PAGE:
By Gerry Smith
CHICAGO — The bullying seemed inescapable. His family and friends say it followed Iain Steele from junior high to high school — from hallways, where one tormentor shoved him into lockers, to cyberspace, where another posted a video on Facebook making fun of his taste for heavy metal music.
“At one point, (a bully) had told (Iain) he wished he would kill himself,” said Matt Sikora, Iain’s close friend.
Iain’s parents know their son had other problems, but they believe the harassment contributed to a deepening depression that hospitalized the 15-year-old twice this year. On June 3, while his classmates were taking final exams, he went to the basement of his home and hanged himself with a belt. His death stunned his quiet suburb west of Chicago and unleashed an outpouring of support for his parents, William and Liz, who say greater attention should be paid to bullying and its connection to mental health.
“No kid should be afraid for himself to go to school,” his father said. “It should be a safe environment where they can intellectually thrive. And he was, literally, just frightened to go to school, fearing what he would have to deal with on that day. And it was day after day.”
A school spokeswoman said she did not believe Iain was bullied. Police are investigating the allegations.
Nearly 30 percent of American children are bullied or are bullies themselves, according to the National Youth Violence Prevention Resource Center. Bullying can be physical, verbal or psychological and is repetitive, intentional and creates a perceived imbalance of power, said Dr. Joseph Wright, senior vice president at Children’s National Medical Center in Washington.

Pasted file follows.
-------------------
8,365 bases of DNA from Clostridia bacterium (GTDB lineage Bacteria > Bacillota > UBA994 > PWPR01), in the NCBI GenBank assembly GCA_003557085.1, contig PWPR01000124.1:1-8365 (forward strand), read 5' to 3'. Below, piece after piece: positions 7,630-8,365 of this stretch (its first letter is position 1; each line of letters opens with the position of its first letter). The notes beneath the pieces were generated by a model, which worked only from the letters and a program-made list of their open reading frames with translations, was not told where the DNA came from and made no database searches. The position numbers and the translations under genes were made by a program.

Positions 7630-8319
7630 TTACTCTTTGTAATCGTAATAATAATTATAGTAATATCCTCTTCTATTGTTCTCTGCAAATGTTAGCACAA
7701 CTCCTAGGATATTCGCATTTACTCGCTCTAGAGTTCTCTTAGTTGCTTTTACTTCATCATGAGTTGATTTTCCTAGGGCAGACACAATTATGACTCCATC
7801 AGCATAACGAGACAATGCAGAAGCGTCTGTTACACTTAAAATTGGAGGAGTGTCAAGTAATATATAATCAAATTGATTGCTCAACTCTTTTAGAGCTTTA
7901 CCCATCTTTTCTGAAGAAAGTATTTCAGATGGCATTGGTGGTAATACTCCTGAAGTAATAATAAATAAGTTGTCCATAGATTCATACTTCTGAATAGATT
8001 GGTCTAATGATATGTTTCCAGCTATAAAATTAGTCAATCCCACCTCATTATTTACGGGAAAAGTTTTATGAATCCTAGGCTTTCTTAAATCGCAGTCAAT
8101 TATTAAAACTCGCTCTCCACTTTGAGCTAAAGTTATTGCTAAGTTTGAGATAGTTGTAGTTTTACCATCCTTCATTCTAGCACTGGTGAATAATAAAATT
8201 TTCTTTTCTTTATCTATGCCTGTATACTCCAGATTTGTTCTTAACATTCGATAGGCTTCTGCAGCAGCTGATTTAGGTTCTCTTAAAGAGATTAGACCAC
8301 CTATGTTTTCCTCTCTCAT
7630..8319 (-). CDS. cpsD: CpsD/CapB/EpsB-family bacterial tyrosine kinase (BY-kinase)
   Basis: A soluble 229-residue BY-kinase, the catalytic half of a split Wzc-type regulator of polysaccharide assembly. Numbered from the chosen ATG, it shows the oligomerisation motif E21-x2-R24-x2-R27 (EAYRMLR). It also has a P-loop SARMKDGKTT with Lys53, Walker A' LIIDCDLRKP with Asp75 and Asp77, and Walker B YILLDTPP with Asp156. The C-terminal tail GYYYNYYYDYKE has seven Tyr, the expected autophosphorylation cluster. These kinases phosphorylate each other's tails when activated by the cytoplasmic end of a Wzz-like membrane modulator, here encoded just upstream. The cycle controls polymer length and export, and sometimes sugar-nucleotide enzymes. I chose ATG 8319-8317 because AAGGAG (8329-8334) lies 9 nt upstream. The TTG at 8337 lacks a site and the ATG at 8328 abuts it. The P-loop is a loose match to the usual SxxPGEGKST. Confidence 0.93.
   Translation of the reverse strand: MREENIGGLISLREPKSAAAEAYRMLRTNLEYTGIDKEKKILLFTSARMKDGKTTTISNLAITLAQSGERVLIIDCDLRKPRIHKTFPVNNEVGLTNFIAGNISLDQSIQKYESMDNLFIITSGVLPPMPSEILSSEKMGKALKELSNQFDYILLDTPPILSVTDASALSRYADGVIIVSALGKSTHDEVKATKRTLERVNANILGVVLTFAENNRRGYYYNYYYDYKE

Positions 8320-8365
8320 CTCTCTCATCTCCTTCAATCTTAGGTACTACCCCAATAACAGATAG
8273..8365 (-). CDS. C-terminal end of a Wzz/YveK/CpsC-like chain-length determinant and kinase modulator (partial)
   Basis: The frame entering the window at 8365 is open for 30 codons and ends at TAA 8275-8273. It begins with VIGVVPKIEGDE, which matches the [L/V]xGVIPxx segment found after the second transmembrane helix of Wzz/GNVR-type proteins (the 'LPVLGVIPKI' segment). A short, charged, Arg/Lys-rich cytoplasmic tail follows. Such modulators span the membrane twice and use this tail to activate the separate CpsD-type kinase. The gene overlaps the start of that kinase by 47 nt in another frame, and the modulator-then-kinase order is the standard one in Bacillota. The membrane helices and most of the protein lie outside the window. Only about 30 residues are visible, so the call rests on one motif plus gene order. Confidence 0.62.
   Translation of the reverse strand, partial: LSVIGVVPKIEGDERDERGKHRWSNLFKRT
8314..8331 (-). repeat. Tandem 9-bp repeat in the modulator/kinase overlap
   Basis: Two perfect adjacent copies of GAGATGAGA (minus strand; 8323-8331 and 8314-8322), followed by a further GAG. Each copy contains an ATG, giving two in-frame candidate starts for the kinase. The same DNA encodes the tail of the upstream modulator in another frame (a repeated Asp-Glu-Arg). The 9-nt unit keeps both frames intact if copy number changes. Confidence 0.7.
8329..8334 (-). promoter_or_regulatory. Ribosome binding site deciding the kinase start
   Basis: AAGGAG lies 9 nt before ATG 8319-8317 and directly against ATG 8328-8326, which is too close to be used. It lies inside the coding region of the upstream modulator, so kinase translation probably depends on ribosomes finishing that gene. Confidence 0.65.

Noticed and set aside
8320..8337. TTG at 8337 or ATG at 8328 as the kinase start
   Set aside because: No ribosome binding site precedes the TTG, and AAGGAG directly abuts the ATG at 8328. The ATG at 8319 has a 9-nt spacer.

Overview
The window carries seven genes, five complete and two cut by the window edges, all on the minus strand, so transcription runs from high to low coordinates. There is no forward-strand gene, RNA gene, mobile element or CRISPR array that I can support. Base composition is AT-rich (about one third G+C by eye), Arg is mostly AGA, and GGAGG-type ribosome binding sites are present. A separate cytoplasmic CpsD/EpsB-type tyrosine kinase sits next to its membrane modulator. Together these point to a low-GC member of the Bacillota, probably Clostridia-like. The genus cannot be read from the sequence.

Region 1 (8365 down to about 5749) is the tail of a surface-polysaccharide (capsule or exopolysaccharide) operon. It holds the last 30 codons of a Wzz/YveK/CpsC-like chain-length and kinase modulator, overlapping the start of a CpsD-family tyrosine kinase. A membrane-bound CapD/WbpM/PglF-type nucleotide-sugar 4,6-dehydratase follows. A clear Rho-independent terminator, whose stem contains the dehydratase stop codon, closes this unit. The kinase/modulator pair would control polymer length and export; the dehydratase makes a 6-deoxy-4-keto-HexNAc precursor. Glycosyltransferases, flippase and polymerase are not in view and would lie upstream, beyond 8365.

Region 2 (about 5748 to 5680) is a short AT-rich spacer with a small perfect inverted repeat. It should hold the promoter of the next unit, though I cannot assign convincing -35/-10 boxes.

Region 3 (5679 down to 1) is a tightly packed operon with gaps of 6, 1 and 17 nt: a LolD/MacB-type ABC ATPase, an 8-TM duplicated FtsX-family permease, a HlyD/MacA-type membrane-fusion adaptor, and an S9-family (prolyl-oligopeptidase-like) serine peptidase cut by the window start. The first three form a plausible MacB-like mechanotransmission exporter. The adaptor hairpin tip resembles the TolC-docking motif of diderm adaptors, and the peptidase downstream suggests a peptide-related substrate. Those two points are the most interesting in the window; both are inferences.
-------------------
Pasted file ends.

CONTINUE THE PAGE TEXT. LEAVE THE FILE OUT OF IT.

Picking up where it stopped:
Soon, the American Academy of Pediatrics will for the first time include a section on bullying in its official policy statement on the pediatrician’s role in preventing youth violence.
Wright, a lead author of the statement, said the decision to address the issue was due to a growing body of research over the last decade linking bullying to youth violence, depression and suicidal thoughts.
Last year, the Yale School of Medicine conducted analysis of the link between childhood bullying and suicide in 37 studies from 13 countries, finding both bullies and their victims were at high risk of contemplating suicide.
In March, the parents of a 17-year-old Ohio boy who committed suicide filed a lawsuit against his school alleging their son was bullied. Instead of seeking compensation, they are asking the school to put in place an anti-bullying program and to recognize their son’s death as a “bullicide.” Full story.
Filed under: Anti-bullying, Bullying, Cyber-bullying, Effects of Bullying, Lawsuits/Criminal Charges, Pediatrics, School Anti-Bullying Policies, Suicide/Death | Tagged: American Academy of Pediatrics, Bullying, Children's National Medical Center, Cyber-bullying, Facebook, Iain Steele, Illinois, Joseph Wright, Lawsuits/Criminal Charges, Matt Sikora, National Youth Violence Prevention Resource Center, Yale School of Medicine |